Attempts to regulate shadow banking 'hard going' says BoE deputy governor

The Bank of England’s attempts to push through new rules to regulate so-called ‘shadow banking’ is “hard going”, the central bank’s deputy governor has said.

Late last year, the G20’s Financial Stability Board (FSB) and global securities markets regulator body IOSCO said that tackling shadow banking would be a priority in 2024.

Shadow banking refers to the lending activities that take place outside of traditional banking institutions and regulations from non-bank financial institutions like hedge funds, money market funds, and investment banks that act as lenders and borrowers in capital markets instead of taking deposits like traditional banks. It has grown to account for just under half of the world’s financial assets.

Speaking to parliament’s Treasury Select Committee on Wednesday, Sam Woods said that attempts to regulate the sector have been slower than the series of reforms to bank capital and liquidity.

He said: "It's quite frustrating. We are making some progress."
Woods explained that achieving “meaningful reform” in the non-bank sector is challenging due to its international nature, and that cooperation from other countries is needed to achieve change.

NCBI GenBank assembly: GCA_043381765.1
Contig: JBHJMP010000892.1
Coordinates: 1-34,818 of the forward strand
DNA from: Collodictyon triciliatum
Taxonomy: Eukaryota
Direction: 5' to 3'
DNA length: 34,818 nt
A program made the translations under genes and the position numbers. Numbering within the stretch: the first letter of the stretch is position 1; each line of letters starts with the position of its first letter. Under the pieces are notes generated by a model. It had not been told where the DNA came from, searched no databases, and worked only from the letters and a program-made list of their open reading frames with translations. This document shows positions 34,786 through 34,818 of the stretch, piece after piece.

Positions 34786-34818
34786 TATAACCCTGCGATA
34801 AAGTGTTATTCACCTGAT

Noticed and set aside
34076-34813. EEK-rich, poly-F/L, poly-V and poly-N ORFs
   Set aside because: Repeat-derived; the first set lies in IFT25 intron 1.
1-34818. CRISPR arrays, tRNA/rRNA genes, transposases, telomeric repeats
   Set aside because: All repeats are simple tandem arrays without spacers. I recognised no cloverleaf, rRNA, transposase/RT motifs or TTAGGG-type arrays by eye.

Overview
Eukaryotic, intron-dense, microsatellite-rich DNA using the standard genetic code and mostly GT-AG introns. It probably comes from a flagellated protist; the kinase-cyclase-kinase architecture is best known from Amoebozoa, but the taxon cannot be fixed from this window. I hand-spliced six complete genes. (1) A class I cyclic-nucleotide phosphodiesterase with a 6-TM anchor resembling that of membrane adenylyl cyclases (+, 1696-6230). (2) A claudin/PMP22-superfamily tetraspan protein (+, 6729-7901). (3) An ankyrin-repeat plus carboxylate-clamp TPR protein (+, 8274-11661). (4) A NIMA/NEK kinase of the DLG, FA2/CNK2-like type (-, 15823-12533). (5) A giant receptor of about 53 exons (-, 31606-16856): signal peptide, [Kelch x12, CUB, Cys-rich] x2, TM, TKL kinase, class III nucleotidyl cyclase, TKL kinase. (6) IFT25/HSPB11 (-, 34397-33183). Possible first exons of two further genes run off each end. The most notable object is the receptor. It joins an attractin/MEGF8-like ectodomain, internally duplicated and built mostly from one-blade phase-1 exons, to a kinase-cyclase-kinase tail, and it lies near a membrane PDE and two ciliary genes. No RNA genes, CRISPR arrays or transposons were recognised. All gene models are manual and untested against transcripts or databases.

The BoE is pushing ahead of other countries to introduce globally-agreed ‘step-in’ rules dealing with reputational and other risks from banks not helping struggling shadow banks it has connections with, Woods said.

During the session, lawmakers pressured Woods to ramp up the 'Edinburgh Reforms' which the committee described as a “damp squib”. These reforms were proposed to provide more flexible, outcomes-based financial regulations for the UK post-Brexit to maintain the competitiveness of its banking and financial services sector.

Woods disagreed with this assessment, noting that “we are going at a good pace” and said that industry wanted regulators to take more time to introduce rules following consultations.

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